Legal tender subtleties leave collectors and dealers scratching their heads

Nobody can argue about the success of the Royal Canadian Mint’s (RCM) face value program when it comes to selling coins, the problem seems to be when owners want their money back.

When the first $20 for $20 coin came out in 2011, members of the public jumped at the chance to acquire a silver coin for face value. The issue sold out in just 29 days, despite limitations on how many could be sold to a single address. The coins, which contain slightly more than one-quarter troy ounce of silver, have an approximate bullion value of $7 at press time.

That success led to a program that continues, and has now been expanded to $50 for $50 and even $100 for $100 coins, all proving popular sellers. In recent years, mintages have been lowered from the 2011 high of 250,000 to 200,000 in the most recent issue, but the coins always sell out in the year of issue.

For the RCM the plan meets it goals. In its annual report the Mint described the face value program as a “customer acquisition” initiative, but the coins do generate a profit.

However the unusual tactic of selling the coins for face value, rather than at a premium as is usually the case with collector coins, creates a perception that the issues are similar to circulating coins and can be converted, or redeemed.

Dealer Todd Sandham, of Colonial Acres Coins in Kitchener, Ont., said a lot of his customers have questions.

“If the time comes where the customer no longer wants the coin, and is in a position to sell these items, what guarantee, and more important, what procedures does the RCM have in place for the general public to follow to sell these unwanted coins back for their respective face values?” he asked.

He said among the questions customers ask is how to get their coins to the Mint, who pays the shipping, how will they be paid, and what guarantee is there that the coins will be honoured by the Mint down the road?

“I know these are considered non-circulating legal tender (NCLT),” he said, “so how does one go about getting legal tender value for their coins through the RCM?”

At the time the $20 for $20 program was announced, the RCM stated it would accept the coins at face value for the purchase of numismatic items at Mint boutiques across Canada. At the recent Royal Canadian Numismatic Association convention, the Mint accepted $20 for $20 coins at face value at their booth on the bourse floor, for the purchase of NCLT products.

The coins are legal tender in Canada, and struck under the authority of the Currency Act, which regulates Canadian money. The act does not define the specifications of circulating and non-circulating legal tender coins, which is covered under the Mint Act.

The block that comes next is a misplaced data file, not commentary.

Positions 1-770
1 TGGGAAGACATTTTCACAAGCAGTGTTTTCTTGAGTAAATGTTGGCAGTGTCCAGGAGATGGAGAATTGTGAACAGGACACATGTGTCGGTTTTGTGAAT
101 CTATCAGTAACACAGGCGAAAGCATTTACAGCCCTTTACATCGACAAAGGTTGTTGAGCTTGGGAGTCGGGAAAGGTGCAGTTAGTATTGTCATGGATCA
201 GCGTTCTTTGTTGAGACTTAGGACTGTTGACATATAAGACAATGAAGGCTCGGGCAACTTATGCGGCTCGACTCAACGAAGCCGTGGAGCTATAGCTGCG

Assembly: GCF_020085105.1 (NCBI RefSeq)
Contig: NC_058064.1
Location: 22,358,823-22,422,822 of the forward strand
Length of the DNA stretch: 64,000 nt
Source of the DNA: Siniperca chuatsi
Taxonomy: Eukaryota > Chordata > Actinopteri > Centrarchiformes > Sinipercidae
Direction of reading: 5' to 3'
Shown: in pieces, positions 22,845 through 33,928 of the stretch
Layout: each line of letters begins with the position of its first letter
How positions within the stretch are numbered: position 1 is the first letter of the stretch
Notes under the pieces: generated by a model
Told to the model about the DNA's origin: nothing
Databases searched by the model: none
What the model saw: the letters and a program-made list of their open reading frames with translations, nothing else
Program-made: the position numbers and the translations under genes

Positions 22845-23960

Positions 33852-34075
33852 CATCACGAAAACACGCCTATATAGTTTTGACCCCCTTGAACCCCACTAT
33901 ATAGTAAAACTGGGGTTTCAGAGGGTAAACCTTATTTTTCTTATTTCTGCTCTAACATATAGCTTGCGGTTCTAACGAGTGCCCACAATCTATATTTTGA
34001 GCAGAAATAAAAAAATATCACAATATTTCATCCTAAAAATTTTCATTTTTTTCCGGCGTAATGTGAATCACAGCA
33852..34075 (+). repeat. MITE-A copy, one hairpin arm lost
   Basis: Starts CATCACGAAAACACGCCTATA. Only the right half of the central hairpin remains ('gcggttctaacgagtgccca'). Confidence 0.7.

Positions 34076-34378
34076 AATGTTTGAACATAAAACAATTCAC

The Mint Act contains a schedule, which can be amended by the Governor in Council, of coin specifications. In the case of circulating coins composition and weight are specified. In the case of NCLT coins, the act specifies only denominations, leaving the composition, weight, and purity for the RCM to decide.

In the case of a coin with a denomination greater than $10, that act states that “payment may consist of not more than one coin.”

The Mint Act does not offer a vehicle, or place a requirement on the RCM to redeem coins.

The Currency Act, however, specifies that it is not the Mint, but the government of Canada that is responsible for redeeming coins.

While the act gives the Governor in Council, a term usually meaning the cabinet, the authority to make regulation for the redemption of coins, it also states that “payment for the redemption of coins, including related costs, shall be made out of the Consolidated Revenue Fund on the authorization of the Minister.”

That is the same fund that receives money received from the issue of coins. However, the act does not require such a process be in place for all coins.

The last lime such a process was set in place was when the penny was withdrawn from circulation. At that time the RCM was given the job of recalling the coins through the coin distribution system and destroying them. The government picked up the cost of redeeming the one-cent coins, and other related costs.

Even the phrase legal tender is complicated, since it implies a payment of money, not storage of wealth.

The Currency Act uses the phrase “a tender of payment” along with “payable by one person to another.”

A further complication is that merchants and banks have the legal right to refuse to accept money which they are suspicious or unsure of, even though it may be genuine and legal tender.

Since the Mint’s family of NCLT coins, including the face value series, have no place in the coin distribution system, financial institutions often refuse to recognize or redeem them, sometimes accepting them only for good customers.

Sandham further explained that since customers won’t sell the coin for less than face value, and don’t want to pay more, dealers are caught in the middle.

“We often turn down offers to buy these,” he said.

Other members of the numismatic community have different thoughts.

At the recent convention of the Royal Canadian Numismatic Association, a group of collectors and dealers speculated that, without sufficient disclosure about the details of legal tender, and limitations on cashing NCLT coins, there may be room for a class-action law suit, representing purchasers of Mint product unable to get their money back.

Canadian Coin News reached out to the Royal Canadian Mint, but had not received a reply by press time.

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